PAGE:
Now, our vision of heaven, of what it’s like to hang out with God, should, I think, include blue skies, angelic beings, and every beautiful thing we can imagine. Because this is the image of God’s kingdom that we see expressed in the garden of Eden. This is the image of God’s realm that Jesus’ ministry pointed to and what he worked to bring about. The golden roads, beautiful scenery, and a heavenly city full of people is the vision of what forever looks like in the book of Revelation. Our relationship with God is an honest-to-goodness treasure and our faith is a beautiful jewel that will hold us forever. But this God who is our treasure is also a God full of strangeness and awe. And that’s a good thing. Because it takes a strange kind of God to do that very strange kind of thing and decide to become like Isaiah, small and human and cowering in God’s throne room. It is the God who is beyond measure who chooses to become just like us. Because the only thing that can match God’s indescribable reality is God’s indescribable love. We are not the center of the universe but God has decided that you are the center of God’s. And so God doesn’t wait for us to be ready for heaven before God shows up. Instead, Jesus comes down and through his life and cross, we see what God’s kingdom of hope, love, and mercy looks like. And then, through our baptism, through our faith, and through the simple act of being fed at the Lord’s table, we discover just how central all people are to God. The heaven we imagine will never be as strange as we need it to be. Because it’s only a strange kind of God who would decide that each of us, as we are, are necessary for the new reality that God is bringing about.





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Bigger than ourselves. From Pastor Marc - My Message for the Messenger, June 2018 Edition

15. 1500. 30,000. What do these three numbers have in common? They show how we are part of something bigger than ourselves.

June is a month where we will celebrate just how connected we are. When Jesus claimed us in our baptism, he did more than connect us to himself. He united us with everyone else whom he claimed as his own. Our faith is designed to be a team sport. We cannot follow Jesus on our own. We need others to pray for us. We need others to support us. We need others to love because Jesus loved us first. We are called to be people who connect, forming a community that is even bigger than Christ Lutheran Church's walls.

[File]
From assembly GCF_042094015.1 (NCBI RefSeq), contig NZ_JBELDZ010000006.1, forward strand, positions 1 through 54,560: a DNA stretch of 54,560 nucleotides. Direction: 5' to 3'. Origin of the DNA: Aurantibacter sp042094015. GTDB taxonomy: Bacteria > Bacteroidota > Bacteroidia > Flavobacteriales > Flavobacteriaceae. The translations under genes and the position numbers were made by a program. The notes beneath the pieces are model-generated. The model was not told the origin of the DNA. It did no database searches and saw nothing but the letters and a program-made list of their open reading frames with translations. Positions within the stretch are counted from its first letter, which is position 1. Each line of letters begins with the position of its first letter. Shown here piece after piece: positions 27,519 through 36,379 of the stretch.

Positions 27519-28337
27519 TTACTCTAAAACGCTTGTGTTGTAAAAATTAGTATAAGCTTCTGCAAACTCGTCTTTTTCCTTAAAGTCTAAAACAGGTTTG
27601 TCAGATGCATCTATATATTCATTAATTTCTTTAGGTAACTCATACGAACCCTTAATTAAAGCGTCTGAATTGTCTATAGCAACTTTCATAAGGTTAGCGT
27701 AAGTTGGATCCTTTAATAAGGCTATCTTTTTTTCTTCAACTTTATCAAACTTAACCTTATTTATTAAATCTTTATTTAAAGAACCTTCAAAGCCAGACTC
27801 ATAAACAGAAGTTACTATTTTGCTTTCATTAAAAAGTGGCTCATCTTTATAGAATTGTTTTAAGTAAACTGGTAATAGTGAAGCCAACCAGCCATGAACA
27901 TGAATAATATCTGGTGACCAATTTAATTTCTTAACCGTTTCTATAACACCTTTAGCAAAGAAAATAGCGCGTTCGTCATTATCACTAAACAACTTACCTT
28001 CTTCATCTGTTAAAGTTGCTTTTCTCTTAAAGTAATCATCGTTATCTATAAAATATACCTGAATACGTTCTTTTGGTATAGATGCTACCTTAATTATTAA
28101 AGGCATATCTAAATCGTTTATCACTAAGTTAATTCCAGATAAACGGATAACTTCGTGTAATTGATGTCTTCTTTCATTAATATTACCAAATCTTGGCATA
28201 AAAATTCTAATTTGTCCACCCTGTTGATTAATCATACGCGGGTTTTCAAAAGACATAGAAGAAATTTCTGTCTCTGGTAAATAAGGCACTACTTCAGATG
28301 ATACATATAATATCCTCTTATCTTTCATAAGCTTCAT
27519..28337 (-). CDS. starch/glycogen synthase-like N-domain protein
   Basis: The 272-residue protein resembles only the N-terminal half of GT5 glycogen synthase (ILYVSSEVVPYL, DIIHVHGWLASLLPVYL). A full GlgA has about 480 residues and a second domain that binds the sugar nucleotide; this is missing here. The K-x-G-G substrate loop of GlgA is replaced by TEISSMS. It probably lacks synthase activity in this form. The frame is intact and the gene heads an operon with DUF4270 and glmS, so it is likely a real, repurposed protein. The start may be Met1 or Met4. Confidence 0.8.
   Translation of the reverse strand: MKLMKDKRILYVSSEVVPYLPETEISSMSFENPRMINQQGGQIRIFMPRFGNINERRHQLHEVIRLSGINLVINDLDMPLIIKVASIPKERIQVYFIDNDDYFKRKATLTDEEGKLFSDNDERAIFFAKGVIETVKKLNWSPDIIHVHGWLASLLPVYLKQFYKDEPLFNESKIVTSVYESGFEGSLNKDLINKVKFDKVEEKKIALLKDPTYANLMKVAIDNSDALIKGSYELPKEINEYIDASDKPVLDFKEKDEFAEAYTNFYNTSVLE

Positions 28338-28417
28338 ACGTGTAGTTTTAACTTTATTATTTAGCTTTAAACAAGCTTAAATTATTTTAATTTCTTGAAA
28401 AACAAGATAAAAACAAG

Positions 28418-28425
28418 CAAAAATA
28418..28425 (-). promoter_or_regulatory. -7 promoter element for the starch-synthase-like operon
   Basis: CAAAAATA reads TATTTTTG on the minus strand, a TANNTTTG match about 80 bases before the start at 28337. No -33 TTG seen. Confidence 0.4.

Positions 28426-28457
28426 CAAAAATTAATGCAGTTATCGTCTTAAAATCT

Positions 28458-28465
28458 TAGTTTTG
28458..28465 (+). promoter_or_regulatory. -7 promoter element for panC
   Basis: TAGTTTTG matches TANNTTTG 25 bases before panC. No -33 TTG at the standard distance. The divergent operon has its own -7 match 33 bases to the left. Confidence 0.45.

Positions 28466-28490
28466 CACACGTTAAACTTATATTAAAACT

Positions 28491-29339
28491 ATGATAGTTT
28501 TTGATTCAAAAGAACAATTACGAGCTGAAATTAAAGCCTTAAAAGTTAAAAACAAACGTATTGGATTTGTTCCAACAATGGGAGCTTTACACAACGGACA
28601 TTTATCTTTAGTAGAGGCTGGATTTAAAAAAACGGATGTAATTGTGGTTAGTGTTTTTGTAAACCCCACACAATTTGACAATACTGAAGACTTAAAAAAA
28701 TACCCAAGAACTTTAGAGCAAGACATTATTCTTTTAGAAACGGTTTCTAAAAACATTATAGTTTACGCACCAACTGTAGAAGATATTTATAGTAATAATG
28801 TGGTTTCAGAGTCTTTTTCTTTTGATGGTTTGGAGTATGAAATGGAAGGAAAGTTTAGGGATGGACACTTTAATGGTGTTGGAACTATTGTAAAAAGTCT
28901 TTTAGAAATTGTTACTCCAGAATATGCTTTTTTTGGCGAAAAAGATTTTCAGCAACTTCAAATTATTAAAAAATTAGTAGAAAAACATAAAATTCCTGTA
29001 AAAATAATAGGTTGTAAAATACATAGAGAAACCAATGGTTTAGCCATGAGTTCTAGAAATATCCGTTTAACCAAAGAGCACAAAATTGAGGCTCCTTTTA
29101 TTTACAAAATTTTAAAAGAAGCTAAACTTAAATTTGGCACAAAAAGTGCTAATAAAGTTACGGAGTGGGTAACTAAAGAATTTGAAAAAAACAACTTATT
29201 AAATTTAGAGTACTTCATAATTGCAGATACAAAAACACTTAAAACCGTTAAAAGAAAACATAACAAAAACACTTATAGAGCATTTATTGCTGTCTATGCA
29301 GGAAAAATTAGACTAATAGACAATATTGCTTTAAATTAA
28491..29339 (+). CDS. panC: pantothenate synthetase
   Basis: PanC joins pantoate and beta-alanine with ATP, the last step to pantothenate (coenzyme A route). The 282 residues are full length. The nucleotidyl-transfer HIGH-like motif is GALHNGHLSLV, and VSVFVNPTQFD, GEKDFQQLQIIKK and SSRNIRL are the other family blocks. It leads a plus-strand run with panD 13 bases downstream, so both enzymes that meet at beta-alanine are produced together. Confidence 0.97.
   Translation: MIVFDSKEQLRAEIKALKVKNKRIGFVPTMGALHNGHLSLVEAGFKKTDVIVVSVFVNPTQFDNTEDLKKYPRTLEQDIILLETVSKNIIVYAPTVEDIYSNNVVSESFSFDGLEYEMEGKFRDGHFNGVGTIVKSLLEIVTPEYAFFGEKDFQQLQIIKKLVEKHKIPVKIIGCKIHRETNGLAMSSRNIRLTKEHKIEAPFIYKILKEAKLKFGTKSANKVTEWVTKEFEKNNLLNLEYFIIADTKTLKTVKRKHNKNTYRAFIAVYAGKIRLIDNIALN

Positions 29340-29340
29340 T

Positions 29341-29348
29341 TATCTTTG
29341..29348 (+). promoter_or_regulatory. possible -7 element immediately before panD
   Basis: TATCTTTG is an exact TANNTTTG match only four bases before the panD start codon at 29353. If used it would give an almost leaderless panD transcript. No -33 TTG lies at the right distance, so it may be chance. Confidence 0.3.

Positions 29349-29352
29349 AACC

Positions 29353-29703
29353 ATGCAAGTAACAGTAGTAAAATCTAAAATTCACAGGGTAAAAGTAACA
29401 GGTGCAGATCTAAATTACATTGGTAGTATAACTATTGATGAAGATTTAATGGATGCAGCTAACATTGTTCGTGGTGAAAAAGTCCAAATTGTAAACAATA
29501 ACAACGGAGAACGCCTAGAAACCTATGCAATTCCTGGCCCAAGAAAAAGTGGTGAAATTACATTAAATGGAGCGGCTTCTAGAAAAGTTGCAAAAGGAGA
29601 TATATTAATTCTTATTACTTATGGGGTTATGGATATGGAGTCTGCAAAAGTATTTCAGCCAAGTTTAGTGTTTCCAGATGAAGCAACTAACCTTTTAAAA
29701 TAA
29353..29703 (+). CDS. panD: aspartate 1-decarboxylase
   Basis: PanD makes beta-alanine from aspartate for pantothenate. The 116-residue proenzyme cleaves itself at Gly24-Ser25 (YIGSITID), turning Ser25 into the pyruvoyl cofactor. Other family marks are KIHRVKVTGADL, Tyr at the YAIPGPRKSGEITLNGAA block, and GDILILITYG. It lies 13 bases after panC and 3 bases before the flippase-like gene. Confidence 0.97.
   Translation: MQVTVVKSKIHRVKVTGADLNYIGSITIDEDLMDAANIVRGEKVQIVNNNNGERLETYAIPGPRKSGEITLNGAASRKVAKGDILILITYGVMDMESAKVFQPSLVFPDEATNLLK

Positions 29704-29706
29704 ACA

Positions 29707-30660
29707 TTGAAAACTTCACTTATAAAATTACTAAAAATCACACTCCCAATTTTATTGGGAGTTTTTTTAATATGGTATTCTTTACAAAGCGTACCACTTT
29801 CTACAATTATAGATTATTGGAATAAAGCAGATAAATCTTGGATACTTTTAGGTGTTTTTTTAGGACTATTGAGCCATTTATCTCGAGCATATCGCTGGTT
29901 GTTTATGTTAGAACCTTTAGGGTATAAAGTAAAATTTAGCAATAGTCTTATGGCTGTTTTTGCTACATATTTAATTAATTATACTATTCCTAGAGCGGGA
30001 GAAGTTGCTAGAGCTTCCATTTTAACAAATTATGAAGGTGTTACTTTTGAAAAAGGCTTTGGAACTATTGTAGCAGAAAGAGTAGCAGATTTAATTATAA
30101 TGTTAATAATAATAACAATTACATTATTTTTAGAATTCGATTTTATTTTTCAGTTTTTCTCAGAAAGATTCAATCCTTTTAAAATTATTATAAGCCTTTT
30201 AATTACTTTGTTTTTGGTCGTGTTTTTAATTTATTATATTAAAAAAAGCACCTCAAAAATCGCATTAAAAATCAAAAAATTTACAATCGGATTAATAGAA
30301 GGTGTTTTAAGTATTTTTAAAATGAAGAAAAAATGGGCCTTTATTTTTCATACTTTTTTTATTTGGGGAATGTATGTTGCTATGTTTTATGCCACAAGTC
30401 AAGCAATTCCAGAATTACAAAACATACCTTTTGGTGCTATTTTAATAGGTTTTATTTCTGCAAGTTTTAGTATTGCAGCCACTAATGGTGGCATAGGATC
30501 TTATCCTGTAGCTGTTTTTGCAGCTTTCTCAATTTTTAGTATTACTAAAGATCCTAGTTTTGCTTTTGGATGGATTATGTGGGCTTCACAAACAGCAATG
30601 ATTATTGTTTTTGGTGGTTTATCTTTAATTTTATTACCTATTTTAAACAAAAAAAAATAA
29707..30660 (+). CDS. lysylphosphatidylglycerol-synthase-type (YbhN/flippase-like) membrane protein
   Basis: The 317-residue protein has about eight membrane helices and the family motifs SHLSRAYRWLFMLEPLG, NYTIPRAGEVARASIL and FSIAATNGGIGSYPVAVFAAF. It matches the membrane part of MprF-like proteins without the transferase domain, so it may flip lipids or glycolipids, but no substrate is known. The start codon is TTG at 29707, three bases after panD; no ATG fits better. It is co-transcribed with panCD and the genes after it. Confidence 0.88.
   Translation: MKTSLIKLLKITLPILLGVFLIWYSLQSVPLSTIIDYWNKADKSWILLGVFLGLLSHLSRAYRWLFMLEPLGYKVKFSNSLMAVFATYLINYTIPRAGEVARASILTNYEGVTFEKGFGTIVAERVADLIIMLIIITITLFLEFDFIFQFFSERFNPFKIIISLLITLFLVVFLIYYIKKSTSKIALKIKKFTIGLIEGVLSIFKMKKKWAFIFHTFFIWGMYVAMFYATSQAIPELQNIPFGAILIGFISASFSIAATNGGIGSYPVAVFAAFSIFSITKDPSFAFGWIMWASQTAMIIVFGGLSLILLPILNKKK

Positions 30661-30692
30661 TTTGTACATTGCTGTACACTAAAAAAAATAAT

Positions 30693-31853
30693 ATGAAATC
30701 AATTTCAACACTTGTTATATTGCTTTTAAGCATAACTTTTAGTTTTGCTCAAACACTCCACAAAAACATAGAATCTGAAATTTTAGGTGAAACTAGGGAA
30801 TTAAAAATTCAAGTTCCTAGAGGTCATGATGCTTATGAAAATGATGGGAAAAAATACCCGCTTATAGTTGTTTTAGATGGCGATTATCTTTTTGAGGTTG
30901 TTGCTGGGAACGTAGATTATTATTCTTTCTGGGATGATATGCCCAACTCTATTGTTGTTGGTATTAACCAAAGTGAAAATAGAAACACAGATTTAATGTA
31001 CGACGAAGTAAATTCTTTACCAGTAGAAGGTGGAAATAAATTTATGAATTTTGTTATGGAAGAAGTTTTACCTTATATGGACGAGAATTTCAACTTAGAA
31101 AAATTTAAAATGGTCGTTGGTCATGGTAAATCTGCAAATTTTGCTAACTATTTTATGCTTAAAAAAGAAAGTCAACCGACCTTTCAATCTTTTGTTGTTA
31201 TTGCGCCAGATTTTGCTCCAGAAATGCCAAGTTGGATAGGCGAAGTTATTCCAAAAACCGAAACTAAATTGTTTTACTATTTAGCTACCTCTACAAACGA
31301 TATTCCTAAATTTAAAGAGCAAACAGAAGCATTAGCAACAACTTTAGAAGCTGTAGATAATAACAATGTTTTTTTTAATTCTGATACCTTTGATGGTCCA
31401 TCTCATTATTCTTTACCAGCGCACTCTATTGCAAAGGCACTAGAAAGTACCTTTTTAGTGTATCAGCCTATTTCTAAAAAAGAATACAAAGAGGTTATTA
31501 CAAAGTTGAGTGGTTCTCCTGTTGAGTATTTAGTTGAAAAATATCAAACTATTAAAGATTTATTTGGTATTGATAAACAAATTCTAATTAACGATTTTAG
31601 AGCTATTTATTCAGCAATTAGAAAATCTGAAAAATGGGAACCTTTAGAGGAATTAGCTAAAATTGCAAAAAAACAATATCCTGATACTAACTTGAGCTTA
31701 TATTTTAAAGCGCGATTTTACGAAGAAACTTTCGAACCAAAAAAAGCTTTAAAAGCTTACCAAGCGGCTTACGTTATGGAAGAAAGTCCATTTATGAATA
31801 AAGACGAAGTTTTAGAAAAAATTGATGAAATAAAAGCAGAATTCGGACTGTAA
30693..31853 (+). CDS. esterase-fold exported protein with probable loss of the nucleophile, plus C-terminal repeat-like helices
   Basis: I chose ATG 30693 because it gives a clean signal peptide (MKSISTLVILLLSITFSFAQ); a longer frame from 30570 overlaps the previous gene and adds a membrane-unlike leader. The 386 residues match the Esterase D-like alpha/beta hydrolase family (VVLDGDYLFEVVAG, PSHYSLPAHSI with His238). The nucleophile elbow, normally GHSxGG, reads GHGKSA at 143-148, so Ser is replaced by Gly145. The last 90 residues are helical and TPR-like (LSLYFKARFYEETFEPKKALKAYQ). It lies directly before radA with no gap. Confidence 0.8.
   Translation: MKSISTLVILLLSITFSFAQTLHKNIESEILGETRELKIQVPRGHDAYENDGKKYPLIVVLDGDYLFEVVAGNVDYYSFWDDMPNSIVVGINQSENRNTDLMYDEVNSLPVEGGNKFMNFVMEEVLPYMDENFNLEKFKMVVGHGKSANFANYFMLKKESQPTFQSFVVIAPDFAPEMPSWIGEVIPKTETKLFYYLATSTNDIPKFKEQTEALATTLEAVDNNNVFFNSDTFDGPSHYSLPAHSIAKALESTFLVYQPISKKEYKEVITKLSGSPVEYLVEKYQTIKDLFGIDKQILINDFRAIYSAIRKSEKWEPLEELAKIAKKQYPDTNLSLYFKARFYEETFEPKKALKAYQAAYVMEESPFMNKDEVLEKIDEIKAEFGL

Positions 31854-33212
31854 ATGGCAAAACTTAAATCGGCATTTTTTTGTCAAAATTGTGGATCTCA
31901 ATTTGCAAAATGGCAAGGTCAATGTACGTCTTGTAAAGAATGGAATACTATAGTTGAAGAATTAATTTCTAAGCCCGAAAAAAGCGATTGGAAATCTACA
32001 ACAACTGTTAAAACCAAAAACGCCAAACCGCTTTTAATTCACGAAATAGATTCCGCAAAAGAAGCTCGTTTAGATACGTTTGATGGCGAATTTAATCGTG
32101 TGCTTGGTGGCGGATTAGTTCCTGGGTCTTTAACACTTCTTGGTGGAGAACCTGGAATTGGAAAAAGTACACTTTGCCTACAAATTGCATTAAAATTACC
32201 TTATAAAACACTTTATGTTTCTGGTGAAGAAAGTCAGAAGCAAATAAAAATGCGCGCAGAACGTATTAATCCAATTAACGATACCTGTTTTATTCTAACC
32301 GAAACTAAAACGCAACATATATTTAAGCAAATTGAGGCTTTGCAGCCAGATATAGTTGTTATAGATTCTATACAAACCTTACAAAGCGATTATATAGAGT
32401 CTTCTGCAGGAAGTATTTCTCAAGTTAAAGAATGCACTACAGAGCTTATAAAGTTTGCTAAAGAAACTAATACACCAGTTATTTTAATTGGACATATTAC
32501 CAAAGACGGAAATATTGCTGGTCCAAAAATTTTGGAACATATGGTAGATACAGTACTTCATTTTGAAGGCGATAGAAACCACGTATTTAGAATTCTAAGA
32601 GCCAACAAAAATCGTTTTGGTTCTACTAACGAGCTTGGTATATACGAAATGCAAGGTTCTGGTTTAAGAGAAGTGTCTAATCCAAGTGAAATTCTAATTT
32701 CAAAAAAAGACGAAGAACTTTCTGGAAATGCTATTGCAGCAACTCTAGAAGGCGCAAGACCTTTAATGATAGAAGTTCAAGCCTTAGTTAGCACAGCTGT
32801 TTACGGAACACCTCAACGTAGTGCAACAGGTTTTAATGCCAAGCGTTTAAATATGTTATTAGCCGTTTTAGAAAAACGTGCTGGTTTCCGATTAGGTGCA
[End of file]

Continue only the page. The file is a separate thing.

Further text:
On June 3rd, we will hold a special congregational meeting to discuss what it takes to be a community of faith. We'll have one worship service at 9:30 am. Our congregational meeting will take place immediately after. After the meeting, we will then bless our Genesis Garden. The Genesis Garden is in its 33rd year. Together, we will raise over 1500 lbs. of fresh produce to donate to the Center for Food Action in Englewood. When we work together, we make a real difference. On June 10th, Lutheran youth (8th grade and up) from around Northern New Jersey will attend our 9:00 am worship. Afterwards, they'll share brunch and go for a hike nearby. The first meeting of this new initiative met in May at Calvary Lutheran in Allendale. Youth from CLC had a great time, even discovering classmates at their schools who were Lutherans, just like them. We can't wait to welcome these amazing kids to CLC. On June 17th, we'll honor all graduates as we start our summer worship schedule. We're proud of everyone who completed their schoolwork and are now taking that next step in their lives. And finally, on June 24th, we'll host our annual Blessing of the Animals. We'll worship in the Opsal (Fellowship) Hall. All critters, large and small, are welcome to attend. If your pet friend doesn't like large crowds, feel free to bring a picture (even if it's on your phone), and I'll say a blessing over it. We'll also celebrate our youth and adults who will be attending the ELCA Youth Gathering in Houston where over 30,000 people will gather for worship, service and fun.